John Hinton; c1715-1781
Hinton published his “Universal Magazine for Knowledge and Pleasure” in London from 1747 till his death.
This periodical (like its famous competitors: the “Gentlemen’s Magazine” where John Gibson was doing a lot of the geographic work, the “London Magazine” with Thomas Kitchin as principal cartographer), was a prime supplier of cartographic information for the readers eager to better follow the latest developments in the far reaches of the empire.
A fine engraver, Hinton borrowed extensively from existing sources (mostly French or American), to produce quickly the required maps of the sites of war in the Caribbean (like the war with Spain between 1739 and 1743, with the expeditions of admiral Andrew Vernon to Portobello and Cartagena, and the raid of commodore George Anson on Paita); and in the then known “Colonies” (like the seven year war against France & Spain, between 1756 and 1763).
An Exact Plan of the City, Fortifications and Harbour of Havana in the island of Cuba
Many maps of La Havana were published in London that year, when the British laid siege to the town and captured it from the Spanish. They held onto it for about a year, finally exchanging it against Florida (that is why 1763 was a prolific year for English maps of the peninsula).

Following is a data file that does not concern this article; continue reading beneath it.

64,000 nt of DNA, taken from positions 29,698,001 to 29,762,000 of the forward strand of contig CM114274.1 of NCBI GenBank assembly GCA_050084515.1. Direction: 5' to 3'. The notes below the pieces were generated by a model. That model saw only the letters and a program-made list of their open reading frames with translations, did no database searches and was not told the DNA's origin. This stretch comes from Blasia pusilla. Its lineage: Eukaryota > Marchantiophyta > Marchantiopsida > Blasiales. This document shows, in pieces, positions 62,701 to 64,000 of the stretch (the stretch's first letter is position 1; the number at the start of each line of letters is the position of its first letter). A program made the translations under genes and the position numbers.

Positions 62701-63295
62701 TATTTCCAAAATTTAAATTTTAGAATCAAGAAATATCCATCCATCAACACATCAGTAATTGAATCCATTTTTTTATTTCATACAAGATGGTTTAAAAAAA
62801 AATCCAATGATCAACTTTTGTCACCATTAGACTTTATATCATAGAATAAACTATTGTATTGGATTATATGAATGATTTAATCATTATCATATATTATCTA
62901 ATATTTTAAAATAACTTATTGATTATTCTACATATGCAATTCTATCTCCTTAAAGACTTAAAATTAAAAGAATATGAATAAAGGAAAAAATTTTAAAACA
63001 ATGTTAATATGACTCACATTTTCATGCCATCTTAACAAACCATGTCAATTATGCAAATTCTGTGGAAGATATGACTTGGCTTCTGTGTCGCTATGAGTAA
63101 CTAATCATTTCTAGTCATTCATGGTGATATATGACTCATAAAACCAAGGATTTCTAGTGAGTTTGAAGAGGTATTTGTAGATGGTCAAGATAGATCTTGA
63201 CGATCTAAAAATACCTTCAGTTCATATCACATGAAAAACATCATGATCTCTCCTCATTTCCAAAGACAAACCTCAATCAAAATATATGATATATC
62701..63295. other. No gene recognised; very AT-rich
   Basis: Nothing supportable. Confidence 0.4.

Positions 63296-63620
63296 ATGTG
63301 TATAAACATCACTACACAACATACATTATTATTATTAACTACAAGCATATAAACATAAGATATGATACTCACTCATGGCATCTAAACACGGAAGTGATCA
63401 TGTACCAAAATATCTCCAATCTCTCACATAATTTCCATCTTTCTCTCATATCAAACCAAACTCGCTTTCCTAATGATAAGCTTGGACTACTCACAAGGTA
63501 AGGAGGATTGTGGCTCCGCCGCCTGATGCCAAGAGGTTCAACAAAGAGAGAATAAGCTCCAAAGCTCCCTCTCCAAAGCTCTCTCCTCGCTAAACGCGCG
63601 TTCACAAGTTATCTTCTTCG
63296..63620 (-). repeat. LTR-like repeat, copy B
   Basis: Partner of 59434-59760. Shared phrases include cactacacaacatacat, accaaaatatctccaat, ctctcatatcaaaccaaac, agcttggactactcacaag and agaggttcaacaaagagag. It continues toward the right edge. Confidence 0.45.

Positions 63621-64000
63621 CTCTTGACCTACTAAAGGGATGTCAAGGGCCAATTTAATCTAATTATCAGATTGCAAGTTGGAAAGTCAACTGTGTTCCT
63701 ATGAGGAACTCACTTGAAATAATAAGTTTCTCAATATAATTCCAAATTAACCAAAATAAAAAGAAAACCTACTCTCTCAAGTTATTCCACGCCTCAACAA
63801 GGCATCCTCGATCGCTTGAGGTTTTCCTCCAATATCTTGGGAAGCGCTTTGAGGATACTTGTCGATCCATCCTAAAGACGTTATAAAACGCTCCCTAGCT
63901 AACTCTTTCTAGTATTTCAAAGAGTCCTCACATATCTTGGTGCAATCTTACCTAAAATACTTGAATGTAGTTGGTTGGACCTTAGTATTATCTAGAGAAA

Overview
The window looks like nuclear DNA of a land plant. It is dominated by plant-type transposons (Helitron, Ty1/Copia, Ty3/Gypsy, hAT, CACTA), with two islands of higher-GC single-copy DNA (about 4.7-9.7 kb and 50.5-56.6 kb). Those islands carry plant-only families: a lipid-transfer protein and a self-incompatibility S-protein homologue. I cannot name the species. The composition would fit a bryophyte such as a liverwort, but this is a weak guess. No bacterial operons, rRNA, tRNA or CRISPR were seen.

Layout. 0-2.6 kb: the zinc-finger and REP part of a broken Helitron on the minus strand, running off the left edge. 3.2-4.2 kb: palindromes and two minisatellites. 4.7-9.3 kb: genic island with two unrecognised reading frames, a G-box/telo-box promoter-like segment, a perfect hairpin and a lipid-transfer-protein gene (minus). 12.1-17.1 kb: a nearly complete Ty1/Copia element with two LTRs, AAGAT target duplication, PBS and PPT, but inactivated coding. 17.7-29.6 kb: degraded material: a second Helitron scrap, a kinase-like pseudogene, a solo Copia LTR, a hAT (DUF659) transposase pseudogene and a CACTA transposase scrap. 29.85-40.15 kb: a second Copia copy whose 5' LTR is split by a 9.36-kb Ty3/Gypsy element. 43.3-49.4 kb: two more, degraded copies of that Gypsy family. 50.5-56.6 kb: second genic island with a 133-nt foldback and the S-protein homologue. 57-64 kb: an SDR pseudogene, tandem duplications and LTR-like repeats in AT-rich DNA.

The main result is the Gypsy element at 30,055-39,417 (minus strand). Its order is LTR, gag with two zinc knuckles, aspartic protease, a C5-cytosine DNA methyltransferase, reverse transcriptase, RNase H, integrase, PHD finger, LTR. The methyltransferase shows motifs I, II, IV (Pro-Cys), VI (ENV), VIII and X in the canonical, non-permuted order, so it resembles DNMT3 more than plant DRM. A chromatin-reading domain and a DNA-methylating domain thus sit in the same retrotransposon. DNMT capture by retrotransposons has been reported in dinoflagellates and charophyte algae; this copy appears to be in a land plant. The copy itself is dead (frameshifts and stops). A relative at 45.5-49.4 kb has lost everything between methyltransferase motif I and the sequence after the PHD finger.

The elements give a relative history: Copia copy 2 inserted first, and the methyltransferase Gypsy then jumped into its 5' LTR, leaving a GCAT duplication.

This map was probably inspired by the 1737detailed work by Homann (heirs).
It was published in the Universal Magazine. Quite large (13” ¾ X 10” ¼), the map also includes an inset for the whole island of Cuba.
The map shows the extensive fortifications erected by the spaniards since the establishment of the city in 1519. Of note, the large fort Morro (key to the harbor), the chain blocking the entrance to the anchorage with fort San Salvador de la Punta at its south end, and the depth soundings throughout the bay. The town streets are shown in detail, but somewhat misplaced.
Good margins, except for cropping close to the neat line on about one half of a vertical side.
No text on verso.